After six days, the appeal to the House of Lords against the High Court ruling upholding former Chilean dictator General Augusto Pinochet's claim to 'sovereign immunity' closed yesterday. Prosecutors argued that his crimes against humanity 'unequivocally'' violated international law. This took precedence over Britain's 1978 State Immunity Act. The Law Lords did not indicate when a ruling could be expected.
During the appeal, lawyers acting for Pinochet advanced a series of extraordinary arguments. The State Immunity Act has its origins in feudal law, when the monarch was the personal embodiment of state power. It decrees that a head of state is not subject to civil or criminal process and cannot be sued or prosecuted for criminal acts committed while 'acting in his public capacity.'
Drawing attention to the scale of the crimes for which Pinochet faces prosecution, Lord Slynn, chief of the panel of five Law Lords hearing the appeal, asked whether torture was such a 'public act'. Pinochet's lawyer, Clive Nicholls QC, replied in the affirmative, if the torture was carried out ''in the name of the government.''
At one point the Law Lords asked whether the Holocaust was an official act for which Adolf Hitler could have claimed immunity. Nicholls said yes, 'Hitler would have been protected'' under British law.
He then played what Pinochet believes is his trump card, warning of the consequences his prosecution could have for other heads of state. 'There is no distinction to be made between the state, the sovereign or the current head of state.... If he was, as head of state, in fear of future reprisals should he go abroad, he would be hindered in the proper exercise of his sovereign authority,' Nicholls argued.
If this principle of immunity were discarded, former American President Ronald Reagan could be arrested abroad for his administration's support for the Contra rebels in Nicaragua. Former British Prime Minister Margaret Thatcher would have been prevented from properly leading Britain during the Falklands war because of the prospect of extradition to Argentina, and 'so would any other head of state,' Nicholls went on. If South Africa's last president under apartheid, F.W. de Klerk, came to Britain and was arrested 'because of some misguided warrant,'' this would be 'horrific,'' said Nicholls.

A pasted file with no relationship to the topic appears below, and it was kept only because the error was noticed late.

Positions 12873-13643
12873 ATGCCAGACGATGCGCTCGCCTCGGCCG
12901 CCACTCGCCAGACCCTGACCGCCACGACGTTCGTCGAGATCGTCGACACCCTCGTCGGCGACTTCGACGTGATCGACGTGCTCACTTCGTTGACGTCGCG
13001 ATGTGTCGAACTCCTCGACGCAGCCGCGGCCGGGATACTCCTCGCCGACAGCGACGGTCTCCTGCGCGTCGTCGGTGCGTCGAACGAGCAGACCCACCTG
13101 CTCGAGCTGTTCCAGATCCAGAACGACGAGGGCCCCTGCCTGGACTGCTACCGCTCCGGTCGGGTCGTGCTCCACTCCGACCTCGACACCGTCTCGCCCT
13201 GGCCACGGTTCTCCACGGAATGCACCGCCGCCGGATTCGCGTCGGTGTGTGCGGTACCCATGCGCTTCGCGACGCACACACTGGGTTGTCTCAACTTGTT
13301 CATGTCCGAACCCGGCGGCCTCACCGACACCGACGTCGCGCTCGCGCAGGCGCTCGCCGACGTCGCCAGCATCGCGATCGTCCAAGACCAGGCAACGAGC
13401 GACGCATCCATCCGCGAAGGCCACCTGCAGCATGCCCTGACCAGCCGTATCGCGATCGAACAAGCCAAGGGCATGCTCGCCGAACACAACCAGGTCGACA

Clare Montgomery QC expanded on this political aspect of Pinochet's defence. Pinochet's argument for immunity was strengthened, she said, by Britain's co-operation with his government after the 1973 military coup. The British government had not only dealt with Pinochet's regime but had in effect endorsed the restoration of civilian rule in 1990, including provisions for an amnesty for Pinochet.
After making a general claim regarding Pinochet's innocence, Montgomery specifically argued against his having committed 'crimes against humanity''. Firstly, because such crimes only occurred in times of war and secondly, because the alleged murders in Chile were said to be politically, and not racially, motivated. She also argued that Pinochet had not been charged with any crime that could be prosecuted under international law. He could not be tried for torture here, as Britain had only adopted the United Nations Convention on Torture in 1988. This date was after all but one of the acts of torture of which Pinochet is accused had occurred--the electrocution of a teenage girl in 1989. Any prosecution of Pinochet would be 'a breach of international law and could permit a suit by Chile.'
The issues raised by Pinochet's defence counsel are ones the British government and its counterparts internationally had fondly hoped would never be subject to such a public examination. What do they amount to?
* The assertion that governments of any description, and by definition those who head them, can commit crimes of terrible magnitude, against their own citizens and those of other countries, without fear of reprisal.
* If this principle is denied, the leaders of the imperialist powers might themselves have to account for their crimes.
* There is a long record of British support for Pinochet's regime, which will inevitable feature in any prosecution.
* Mass murder conducted for political reasons rather than for racial motives is not genocide.
Pinochet's arrest has proved to be a major political embarrassment for the Blair government. Even if the Law Lords agree to him being granted immunity, this will provide no respite. An appeal by relatives of his regime's victims to Home Secretary Jack Straw would inevitably follow. This would make Straw directly responsible for Pinochet's fate.
On Wednesday, the Home Office received the formal request for Pinochet's extradition from the Spanish Government, while a letter was delivered to Blair by Sola Sierra Henriquez, president of the Association of the Families of the Arrested & Disappeared in Chile, calling on him to support their fight for justice. Lawyers for victims of the Pinochet regime are also threatening to seek a judicial review of the conduct of the attorney general, John Morris, if he refuses them leave to bring a private prosecution against Pinochet.
Former US Ambassador to Chile tells Britain's Observer newspaper of American plots against Allende
[13 November 1998]
Interview with the general secretary of the Association of the Relatives of the Arrested & Disappeared in Chile:
'The principle of justice and human rights has to be rescued'
[12 November 1998]
Operation Condor: US holds key evidence against Pinochet
[31 October 1998]
Political lessons of the Chilean coup:
Statement issued by the Fourth International on September 18, 1973